U.S. Sen. Robert Menendez, D-N.J, led an inquiry into the Scottish decision to release Abdelbaset al-Megrahi, the only person convicted in the Dec. 21, 1988, bombing of Pan Am Flight 103 over Lockerbie, Scotland, in 2009.
Megrahi was released on compassionate grounds following a terminal cancer diagnosis. Menendez had said he felt there was a link to the decision and an oil deal between British energy company BP and the Libyan government.
U.S. interest in the case gained steam after the BP oil spill in the Gulf of Mexico in April.
Menendez in his findings said the decision to release Megrahi "directly contradicted" bilateral agreements with London that stated convicted terrorists must serve out their prison terms.
The senator went on to say that London was "protective" of BP, adding Libyan oil and natural resources were "extremely attractive" to British energy companies. Keeping Megrahi in jail threatened the BP oil agreement, Menendez said, suggesting "the threat of commercial warfare was a motivating factor" in the release.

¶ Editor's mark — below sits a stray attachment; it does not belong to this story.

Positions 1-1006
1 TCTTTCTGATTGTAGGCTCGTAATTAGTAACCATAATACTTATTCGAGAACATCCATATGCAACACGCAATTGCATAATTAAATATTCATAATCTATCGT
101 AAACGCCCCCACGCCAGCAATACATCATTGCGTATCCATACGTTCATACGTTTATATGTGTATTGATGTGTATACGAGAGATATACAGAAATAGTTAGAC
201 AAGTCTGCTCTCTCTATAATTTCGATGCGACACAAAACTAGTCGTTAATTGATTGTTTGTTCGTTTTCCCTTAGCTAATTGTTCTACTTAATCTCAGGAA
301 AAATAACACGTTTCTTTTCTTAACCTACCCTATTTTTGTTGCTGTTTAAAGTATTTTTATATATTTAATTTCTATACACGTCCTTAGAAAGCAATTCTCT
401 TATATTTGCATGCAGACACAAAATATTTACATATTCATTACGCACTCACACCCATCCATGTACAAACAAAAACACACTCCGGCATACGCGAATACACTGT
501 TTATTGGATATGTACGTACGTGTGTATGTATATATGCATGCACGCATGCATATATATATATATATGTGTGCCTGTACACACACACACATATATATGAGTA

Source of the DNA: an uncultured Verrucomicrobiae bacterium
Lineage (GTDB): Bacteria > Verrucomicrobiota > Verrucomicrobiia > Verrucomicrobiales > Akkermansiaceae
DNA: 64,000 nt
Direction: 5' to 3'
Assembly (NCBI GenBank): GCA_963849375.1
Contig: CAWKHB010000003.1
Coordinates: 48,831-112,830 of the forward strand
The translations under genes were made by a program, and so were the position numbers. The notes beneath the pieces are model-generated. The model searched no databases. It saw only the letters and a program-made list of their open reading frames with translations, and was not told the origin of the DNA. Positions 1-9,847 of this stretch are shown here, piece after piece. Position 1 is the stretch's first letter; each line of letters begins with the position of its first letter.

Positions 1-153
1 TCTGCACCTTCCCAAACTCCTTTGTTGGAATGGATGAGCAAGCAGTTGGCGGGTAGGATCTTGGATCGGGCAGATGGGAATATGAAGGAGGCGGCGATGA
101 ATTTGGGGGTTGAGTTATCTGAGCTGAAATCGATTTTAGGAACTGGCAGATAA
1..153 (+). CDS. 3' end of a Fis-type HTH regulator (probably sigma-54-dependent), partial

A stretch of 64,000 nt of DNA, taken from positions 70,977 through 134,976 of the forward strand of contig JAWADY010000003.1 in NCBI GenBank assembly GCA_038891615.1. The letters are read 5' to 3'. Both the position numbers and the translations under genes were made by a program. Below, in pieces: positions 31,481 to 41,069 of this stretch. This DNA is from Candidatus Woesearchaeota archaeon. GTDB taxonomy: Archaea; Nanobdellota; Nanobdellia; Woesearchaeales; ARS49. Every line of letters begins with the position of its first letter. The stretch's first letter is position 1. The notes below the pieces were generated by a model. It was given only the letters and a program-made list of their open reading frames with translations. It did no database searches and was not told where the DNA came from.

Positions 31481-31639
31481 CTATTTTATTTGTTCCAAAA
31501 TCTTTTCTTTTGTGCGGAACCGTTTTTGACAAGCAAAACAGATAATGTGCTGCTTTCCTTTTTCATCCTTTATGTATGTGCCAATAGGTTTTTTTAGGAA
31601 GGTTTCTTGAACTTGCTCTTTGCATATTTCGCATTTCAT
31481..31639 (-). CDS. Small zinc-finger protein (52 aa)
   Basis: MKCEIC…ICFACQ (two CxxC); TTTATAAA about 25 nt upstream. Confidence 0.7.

The Scottish government dismissed many of the claims by Menendez, saying the 22-year history of the Megrahi case was in the public record.
Edinburgh said the U.S. report wasn't an official report from key legislative bodies but "an incorrect and inaccurate rehash" of the case, adding "we entirely reject their false interpretation."
"The senator's original claim was that BP lobbying played a role in the release of Megrahi, and even a Senate committee hearing that was held in September dismissed that claim, leaving this whole exercise devoid of credibility," the government said.
Originally given a promising prognosis following his return to Tripoli, Megrahi is reportedly in a coma in a Libyan hospital.
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